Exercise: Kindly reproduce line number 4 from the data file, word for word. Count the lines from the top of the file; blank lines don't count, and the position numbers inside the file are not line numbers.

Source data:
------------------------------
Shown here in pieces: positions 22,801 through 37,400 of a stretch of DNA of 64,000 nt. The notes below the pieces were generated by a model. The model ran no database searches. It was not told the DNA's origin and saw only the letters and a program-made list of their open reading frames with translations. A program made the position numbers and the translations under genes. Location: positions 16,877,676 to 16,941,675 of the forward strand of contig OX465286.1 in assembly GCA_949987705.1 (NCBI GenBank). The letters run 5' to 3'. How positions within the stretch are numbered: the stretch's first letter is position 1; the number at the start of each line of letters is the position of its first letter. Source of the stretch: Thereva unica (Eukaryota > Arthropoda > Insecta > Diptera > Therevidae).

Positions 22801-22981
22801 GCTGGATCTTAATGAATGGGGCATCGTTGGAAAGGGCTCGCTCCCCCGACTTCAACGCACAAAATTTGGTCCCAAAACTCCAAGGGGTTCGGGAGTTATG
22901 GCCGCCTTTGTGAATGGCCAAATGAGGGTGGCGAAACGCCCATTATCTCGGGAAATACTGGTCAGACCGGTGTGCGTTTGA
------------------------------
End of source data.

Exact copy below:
22901 GCCGCCTTTGTGAATGGCCAAATGAGGGTGGCGAAACGCCCATTATCTCGGGAAATACTGGTCAGACCGGTGTGCGTTTGA